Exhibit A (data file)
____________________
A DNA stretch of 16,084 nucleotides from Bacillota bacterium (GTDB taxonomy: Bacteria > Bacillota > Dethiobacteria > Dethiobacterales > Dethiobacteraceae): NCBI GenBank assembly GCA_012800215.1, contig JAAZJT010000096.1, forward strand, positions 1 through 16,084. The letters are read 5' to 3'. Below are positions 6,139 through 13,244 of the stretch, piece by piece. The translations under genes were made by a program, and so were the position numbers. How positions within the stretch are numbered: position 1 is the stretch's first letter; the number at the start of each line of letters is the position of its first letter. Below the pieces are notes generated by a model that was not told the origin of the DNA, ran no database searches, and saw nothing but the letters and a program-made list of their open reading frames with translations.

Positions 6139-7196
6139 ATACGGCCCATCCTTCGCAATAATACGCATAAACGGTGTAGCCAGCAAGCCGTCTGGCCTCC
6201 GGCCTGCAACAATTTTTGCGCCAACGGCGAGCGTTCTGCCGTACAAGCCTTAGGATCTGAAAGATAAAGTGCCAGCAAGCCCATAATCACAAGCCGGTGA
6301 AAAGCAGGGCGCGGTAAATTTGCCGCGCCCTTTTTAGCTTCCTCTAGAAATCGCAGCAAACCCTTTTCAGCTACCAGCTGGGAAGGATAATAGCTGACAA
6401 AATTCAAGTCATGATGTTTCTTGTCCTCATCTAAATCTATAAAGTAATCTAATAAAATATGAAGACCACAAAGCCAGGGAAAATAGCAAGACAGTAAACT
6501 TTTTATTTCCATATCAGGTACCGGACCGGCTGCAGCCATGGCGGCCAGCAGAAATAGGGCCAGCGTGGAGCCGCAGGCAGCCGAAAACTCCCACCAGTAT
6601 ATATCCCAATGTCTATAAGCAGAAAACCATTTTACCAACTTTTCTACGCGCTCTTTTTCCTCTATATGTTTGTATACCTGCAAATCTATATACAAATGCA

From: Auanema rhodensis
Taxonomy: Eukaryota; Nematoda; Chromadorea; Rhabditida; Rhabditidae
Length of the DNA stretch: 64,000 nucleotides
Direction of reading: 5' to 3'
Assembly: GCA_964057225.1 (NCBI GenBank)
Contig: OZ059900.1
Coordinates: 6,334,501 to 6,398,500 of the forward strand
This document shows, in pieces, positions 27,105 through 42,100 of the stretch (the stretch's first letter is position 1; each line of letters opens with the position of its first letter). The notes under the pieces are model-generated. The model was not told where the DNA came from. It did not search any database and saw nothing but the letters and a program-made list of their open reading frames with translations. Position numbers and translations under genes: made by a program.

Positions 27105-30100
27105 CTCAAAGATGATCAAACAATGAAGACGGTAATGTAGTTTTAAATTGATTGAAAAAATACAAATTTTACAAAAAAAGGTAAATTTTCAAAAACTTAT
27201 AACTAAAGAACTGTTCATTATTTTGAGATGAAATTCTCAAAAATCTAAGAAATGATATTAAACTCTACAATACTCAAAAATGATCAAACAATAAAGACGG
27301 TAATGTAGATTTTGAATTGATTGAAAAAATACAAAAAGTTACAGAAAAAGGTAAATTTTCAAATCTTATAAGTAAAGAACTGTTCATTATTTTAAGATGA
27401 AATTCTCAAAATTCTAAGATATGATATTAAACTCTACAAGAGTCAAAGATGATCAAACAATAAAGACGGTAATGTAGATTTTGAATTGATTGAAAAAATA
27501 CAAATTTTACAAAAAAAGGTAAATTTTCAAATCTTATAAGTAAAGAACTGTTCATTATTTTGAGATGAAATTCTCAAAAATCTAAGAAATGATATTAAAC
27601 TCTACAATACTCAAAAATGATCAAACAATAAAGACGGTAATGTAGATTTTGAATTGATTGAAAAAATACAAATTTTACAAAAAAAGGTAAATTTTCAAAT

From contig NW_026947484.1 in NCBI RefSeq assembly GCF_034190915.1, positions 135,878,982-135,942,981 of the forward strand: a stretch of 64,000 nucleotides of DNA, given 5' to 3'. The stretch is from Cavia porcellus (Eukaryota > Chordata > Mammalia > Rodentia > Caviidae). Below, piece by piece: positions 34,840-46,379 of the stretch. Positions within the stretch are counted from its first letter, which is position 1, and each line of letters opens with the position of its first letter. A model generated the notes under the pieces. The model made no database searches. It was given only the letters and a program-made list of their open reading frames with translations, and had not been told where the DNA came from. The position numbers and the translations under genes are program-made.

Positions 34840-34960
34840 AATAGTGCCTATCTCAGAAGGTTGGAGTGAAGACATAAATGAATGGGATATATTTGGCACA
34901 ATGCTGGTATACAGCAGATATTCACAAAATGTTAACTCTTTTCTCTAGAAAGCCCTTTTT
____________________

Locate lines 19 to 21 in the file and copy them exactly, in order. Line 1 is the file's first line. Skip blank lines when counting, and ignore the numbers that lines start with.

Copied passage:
27201 AACTAAAGAACTGTTCATTATTTTGAGATGAAATTCTCAAAAATCTAAGAAATGATATTAAACTCTACAATACTCAAAAATGATCAAACAATAAAGACGG
27301 TAATGTAGATTTTGAATTGATTGAAAAAATACAAAAAGTTACAGAAAAAGGTAAATTTTCAAATCTTATAAGTAAAGAACTGTTCATTATTTTAAGATGA
27401 AATTCTCAAAATTCTAAGATATGATATTAAACTCTACAAGAGTCAAAGATGATCAAACAATAAAGACGGTAATGTAGATTTTGAATTGATTGAAAAAATA